Who Moved Up the Most on Power 100?

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Multifamily and single-family rental were the asset classes that we saw as being the most insulated from the vicissitudes of the market (everyone’s gotta have a place to live, amirite?) and for this reason some of Power 100’s biggest leaps involved people and companies that were sitting on a lot of housing.

At the beginning of the year, Greystar had a jaw-dropping (nearly unfathomable) 727,000 units of housing under management. Likewise, the company owns some 99,680 units, which makes Greystar one of the nation’s largest multifamily owners. For this reason Bob Faith rose from a respectable No. 28 to No. 10.

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It’s also one of the reasons we ranked TF Cornerstone’s Tom and Fred Elghanayan at No. 49. (Last year they were No. 66.) And given the tapeworm Starwood (STWD) has had for multifamily they rose from No. 27 to No. 4.

Among the real estate firms, the top dogs might have gone up or down a space or two based on various deals, but Cushman & Wakefield (CWK)’s Bruce Mosler had his fingerprints on some of the very biggest leases in New York at Manhattan West last year, so Mosler and C&W’s New York leveled up from No. 37 to No. 15.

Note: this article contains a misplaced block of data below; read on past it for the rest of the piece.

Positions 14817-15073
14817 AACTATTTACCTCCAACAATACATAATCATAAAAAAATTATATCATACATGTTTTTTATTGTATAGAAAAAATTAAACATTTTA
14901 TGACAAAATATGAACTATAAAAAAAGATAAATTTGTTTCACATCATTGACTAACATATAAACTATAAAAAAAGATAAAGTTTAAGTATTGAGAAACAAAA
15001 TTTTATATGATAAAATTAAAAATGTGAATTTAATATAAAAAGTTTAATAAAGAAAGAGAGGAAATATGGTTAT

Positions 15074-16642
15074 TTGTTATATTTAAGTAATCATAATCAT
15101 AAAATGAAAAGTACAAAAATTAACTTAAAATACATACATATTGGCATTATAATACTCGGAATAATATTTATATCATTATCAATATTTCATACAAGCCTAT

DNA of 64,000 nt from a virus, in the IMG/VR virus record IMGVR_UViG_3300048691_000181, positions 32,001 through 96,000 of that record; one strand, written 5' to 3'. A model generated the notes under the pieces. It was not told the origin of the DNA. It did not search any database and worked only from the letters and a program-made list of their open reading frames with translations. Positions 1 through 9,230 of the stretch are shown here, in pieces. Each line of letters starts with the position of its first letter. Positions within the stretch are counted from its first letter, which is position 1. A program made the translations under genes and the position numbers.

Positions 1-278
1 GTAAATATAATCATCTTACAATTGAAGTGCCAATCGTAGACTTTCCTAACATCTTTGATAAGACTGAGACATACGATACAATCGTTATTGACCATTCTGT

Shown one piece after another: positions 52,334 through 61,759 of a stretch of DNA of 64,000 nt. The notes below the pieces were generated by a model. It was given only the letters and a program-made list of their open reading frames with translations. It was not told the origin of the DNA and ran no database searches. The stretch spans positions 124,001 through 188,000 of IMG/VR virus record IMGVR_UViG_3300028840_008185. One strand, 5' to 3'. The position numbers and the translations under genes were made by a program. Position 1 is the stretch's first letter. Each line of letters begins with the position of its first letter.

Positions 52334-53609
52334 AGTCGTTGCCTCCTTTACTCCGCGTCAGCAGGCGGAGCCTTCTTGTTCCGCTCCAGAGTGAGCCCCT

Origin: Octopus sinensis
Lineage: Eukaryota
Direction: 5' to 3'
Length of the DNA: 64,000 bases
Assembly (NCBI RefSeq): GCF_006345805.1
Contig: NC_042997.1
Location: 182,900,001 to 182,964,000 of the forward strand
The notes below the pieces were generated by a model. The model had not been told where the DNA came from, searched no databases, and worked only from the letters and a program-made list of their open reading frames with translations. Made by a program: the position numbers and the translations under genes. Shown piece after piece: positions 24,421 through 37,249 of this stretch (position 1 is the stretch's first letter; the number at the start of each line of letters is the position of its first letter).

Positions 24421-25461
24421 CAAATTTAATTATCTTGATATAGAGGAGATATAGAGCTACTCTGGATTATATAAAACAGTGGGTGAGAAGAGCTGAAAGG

Of course, in the zero sum game of 100 spots, every player raised means a player lowered. For a very long time, New York City — and, specifically, New York’s office market — was the biggest game going. Given what’s happened in and to that market, and that we tried to tie this year’s list to broader trends, a number of previous years’ heavies saw their ranking diminish. A lot of the ones who stayed relatively high were the ones who were well diversified, both in terms of asset class and geographical territory.

The biggest jump of the year, however, was JBG Smith (JBGS)’s Matt Kelly. Next month, JBG Smith opens one of the nation’s biggest, most anticipated and most consequential new developments of the year at National Landing, aka Amazon HQ2. The project spans 2.1 million square feet and has been five years in the making.

While JBG Smith has always been a titan of the industry (the company is also poised to release 1,583 apartments next year and has an additional 8,150 units in its pipeline), the HQ2 opening is the kind of big, visionary real estate project that merits a jump from No. 72 last year to No. 17 now. (Admittedly, we may have lowballed them before.)